The District Department of Transportation (DDOT) announced on Thursday, October 27 that it has revised the city’s Vision Zero program that aims at reaching the goal of zero traffic-related deaths and serious injuries.
“Our original target of achieving zero deaths by 2024 was ambitious and has not been without its challenges,” DC Mayor Muriel Bowser said in a press release, adding however, that many traffic safety initiatives introduced over the past seven years are starting to be fruitful.
“The many lessons learned have helped us identify critical needs—such as new models of project development and enforcement—that we must implement with urgency,” Bowser continued.
Between 2015, when Vision Zero was first implemented, and 2021, the District saw 32 deaths on average that resulted from traffic accidents per year.
Yearly traffic fatalities significantly decreased in DC over the past two decades, dropping from 69 — the highest — in 2003 to 40 in 2021, which is the same or better than other large American cities, according to DDOT.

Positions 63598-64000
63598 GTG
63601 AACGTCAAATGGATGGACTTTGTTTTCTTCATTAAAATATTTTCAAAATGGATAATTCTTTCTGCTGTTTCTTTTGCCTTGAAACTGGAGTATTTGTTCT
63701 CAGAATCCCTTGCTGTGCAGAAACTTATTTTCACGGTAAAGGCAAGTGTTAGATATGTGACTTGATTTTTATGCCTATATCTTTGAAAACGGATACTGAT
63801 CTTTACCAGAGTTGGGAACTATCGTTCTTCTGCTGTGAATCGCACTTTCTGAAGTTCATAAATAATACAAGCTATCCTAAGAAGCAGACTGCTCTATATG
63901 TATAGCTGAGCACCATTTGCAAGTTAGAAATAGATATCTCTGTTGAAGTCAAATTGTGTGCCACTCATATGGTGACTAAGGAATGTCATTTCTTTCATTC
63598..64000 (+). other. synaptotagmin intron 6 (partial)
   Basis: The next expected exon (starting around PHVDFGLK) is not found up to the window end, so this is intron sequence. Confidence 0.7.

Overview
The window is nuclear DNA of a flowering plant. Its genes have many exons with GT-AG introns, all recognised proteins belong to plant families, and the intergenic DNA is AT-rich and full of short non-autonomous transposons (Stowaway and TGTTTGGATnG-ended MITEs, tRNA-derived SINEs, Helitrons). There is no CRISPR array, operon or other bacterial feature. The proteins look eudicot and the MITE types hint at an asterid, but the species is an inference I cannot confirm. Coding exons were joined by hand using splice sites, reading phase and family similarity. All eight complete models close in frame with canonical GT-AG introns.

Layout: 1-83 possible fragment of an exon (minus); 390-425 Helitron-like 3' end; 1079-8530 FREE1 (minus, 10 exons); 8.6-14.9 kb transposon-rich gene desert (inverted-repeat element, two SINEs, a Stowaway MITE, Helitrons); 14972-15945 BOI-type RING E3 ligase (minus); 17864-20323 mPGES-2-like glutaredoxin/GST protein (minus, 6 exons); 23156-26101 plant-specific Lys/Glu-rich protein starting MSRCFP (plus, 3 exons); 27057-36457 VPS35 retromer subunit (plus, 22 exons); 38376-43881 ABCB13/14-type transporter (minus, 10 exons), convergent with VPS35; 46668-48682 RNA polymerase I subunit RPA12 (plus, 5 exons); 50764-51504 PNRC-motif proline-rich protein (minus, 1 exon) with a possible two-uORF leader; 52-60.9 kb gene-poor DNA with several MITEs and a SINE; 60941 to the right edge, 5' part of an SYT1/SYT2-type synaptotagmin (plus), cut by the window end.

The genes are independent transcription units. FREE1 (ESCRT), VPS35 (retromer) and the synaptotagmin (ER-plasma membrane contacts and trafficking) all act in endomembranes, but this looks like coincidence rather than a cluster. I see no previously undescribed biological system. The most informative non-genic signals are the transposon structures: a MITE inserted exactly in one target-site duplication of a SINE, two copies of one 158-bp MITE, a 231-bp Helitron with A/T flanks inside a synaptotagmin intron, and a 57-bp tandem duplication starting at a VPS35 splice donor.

But the city seems to fail so far to reach its goal to achieve zero deaths by 2024, which was originally targeted via Vision Zero in 2015.
“The District is taking a fresh look at our strategies and processes to address the streets and neighborhoods that continue to see the highest fatal and serious injury crash rates,” DDOT said.
“This strategy is supplemented by prioritizing policies and projects that provide the greatest benefits to neighborhoods with streets that have seen historic disinvestment and high numbers of vulnerable populations,” added the agency’s statement.